To avoid increased energy use, designers should employ luminaires and luminaire locations that maximize the vertical-to-horizontal illuminance ratio while also avoiding discomfort glare, especially in patient rooms. Designers can also increase the circadian-effectiveness of the overhead lighting by increasing overall light levels to 500 lux on the workplane for at least 2 hours during the daytime and using a CCT of 3500K or higher. The most energy-efficient technique for designers to consider, however, is the addition of a supplemental layer of narrowband short-wavelength (blue) light in conjunction with typical overhead lighting. This method can avoid increasing overall light levels or using very cool CCTs while providing effective circadian lighting and only minimally increasing energy use.

Click here to download these guides.

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Lighting Research Center Releases Report on UV Disinfection Products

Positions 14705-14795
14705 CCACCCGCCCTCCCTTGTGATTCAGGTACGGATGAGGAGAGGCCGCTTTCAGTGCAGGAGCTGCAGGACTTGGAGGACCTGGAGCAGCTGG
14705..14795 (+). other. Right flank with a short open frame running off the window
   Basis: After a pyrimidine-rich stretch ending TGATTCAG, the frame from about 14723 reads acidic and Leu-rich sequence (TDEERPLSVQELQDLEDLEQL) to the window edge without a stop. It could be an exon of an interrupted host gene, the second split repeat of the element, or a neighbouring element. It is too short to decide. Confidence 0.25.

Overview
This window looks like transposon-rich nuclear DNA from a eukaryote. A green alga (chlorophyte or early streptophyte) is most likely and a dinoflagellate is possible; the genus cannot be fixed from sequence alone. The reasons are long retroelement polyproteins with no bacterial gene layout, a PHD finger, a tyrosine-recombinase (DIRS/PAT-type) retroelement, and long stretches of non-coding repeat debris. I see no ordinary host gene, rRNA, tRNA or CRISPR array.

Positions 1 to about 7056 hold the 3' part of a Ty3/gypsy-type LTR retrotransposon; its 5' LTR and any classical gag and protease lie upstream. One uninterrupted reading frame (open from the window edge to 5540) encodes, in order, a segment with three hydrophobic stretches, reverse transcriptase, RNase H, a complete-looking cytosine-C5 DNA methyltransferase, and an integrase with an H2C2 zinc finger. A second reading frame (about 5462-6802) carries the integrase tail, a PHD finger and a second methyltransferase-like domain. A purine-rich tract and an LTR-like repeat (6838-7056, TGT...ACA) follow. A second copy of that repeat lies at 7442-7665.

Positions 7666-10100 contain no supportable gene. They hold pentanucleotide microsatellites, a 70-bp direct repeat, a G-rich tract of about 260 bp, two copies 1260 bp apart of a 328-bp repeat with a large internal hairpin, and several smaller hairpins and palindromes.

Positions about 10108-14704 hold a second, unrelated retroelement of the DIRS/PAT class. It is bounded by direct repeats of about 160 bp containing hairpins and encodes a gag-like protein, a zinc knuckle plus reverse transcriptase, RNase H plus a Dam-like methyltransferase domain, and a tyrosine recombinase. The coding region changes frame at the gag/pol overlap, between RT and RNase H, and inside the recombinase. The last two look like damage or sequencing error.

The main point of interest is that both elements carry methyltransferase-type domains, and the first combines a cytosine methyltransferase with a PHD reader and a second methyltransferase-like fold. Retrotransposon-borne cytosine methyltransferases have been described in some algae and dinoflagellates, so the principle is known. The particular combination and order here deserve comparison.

The Lighting Research Center (LRC) recently released Lighting Answers: UV Disinfection Products. This online publication includes information on products that produce optical radiation at specific ultraviolet (UV) or very short visible wavelengths, designed for use in disinfecting indoor building surfaces and/or air.

The Lighting Research Center (LRC) recently released Lighting Answers: UV Disinfection Products. This online publication includes information on products that produce optical radiation at specific ultraviolet (UV) or very short visible wavelengths, designed for use in disinfecting indoor building surfaces and/or air.